Dream It. Do It. launches new campaign in Indiana
With a need for new workers in region growing, NAM's manufacturing program continues its expansion
Indiana Gov. Mitch Daniels joined a coalition ofeet a growing demand for skilled employees.
“Southeast Indiana is a role model for regions seeking to improve their global competitiveness by creating a skilled workforce,” said NAM President and CEO John Engler.
Dream It. Do It. helps young people identify and find fulfilling careers in manufacturing. There are more than 600 advanced manufacturing companies in Southeast Indiana, and they report a need for more CNC operators, engineers, technicians, machinists and general production workers.
“This program will help build on our recent successes with the Cummins expansion, the new Honda plant and dozens of other economic development projects in southeastern Indiana,” said Governor Mitch Daniels at Monday’s launch in Columbus.
“Thousands of advanced manufacturing jobs are -- or soon will be -- available in Southeast Indiana, and they need to be filled with a workforce that is regionally trained,” said John Burnett, chairman of Dream It. Do It. SE Indiana.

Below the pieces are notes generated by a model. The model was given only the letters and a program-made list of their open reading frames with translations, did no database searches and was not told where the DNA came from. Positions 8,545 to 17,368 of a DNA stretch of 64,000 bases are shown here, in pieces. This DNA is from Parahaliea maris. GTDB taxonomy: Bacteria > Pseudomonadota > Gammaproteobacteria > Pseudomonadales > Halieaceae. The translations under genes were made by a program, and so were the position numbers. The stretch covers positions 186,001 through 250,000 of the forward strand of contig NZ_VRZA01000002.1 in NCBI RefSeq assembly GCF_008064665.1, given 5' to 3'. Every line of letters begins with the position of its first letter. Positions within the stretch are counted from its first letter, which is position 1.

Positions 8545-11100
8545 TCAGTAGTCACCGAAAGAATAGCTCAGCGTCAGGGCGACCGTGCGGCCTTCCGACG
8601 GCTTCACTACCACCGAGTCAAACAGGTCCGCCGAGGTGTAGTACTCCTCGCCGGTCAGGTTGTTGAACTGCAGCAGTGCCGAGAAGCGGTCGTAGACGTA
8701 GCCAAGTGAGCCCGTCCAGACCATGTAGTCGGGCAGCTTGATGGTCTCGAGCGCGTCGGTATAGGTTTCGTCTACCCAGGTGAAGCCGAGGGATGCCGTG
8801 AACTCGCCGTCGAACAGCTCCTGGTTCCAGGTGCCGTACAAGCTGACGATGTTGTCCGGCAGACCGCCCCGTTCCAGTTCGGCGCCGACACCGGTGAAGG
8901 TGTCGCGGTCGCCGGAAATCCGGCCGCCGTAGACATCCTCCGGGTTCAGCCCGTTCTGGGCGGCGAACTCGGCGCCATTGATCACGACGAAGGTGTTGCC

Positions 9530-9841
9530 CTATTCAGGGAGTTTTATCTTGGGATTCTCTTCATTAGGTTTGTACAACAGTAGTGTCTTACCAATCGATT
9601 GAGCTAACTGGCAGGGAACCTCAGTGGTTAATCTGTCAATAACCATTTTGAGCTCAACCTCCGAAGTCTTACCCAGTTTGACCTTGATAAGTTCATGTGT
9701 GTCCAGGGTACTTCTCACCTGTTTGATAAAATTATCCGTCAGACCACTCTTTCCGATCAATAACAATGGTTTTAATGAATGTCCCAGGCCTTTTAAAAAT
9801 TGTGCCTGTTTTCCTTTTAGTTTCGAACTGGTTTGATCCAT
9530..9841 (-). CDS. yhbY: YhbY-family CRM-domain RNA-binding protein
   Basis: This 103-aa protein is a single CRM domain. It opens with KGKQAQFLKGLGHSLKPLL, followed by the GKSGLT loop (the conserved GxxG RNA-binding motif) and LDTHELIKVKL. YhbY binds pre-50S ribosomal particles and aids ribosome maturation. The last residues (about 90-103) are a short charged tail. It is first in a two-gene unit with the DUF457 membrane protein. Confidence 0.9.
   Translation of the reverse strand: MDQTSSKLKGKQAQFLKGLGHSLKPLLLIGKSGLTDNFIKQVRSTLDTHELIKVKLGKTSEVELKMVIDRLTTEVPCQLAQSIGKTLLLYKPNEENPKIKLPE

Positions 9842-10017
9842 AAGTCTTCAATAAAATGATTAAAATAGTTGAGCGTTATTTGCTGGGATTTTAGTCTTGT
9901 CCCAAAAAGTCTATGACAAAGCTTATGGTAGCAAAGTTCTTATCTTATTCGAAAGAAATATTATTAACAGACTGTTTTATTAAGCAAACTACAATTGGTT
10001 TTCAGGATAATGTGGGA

“Cummins made the decision to locate our new light duty diesel engine plant and invest $250 million in Columbus, largely because of the commitment by all stakeholders to support the Dream It. Do It campaign in Southeast Indiana,” said Joe Loughrey, president and chief operating officer of Cummins, Inc., and chairman of The Manufacturing Institute.
“Dream It. Do It. excites young people about careers in modern manufacturing and helps them prepare for the growing technical demands of the workplace. Our region will need an additional 2,800 skilled individuals when Cummins’ new plant and Honda’s new auto plant open here in 2008 -- and the Dream It. Do It. campaign will help Southeast Indiana meet the increased demand for those skilled workers,” he said.
- Events & Awards
- Magazine Archives
- Oil & Gas Engineering
- Salary Survey
- Digital Reports
Annual Salary Survey
Before the calendar turned, 2016 already had the makings of a pivotal year for manufacturing, and for the world.
There were the big events for the year, including the United States as Partner Country at Hannover Messe in April and the 2016 International Manufacturing Technology Show in Chicago in September. There's also the matter of the U.S. presidential elections in November, which promise to shape policy in manufacturing for years to come.
But the year started with global economic turmoil, as a slowdown in Chinese manufacturing triggered a worldwide stock hiccup that sent values plummeting. The continued plunge in world oil prices has resulted in a slowdown in exploration and, by extension, the manufacture of exploration equipment.
Read more: 2015 Salary Survey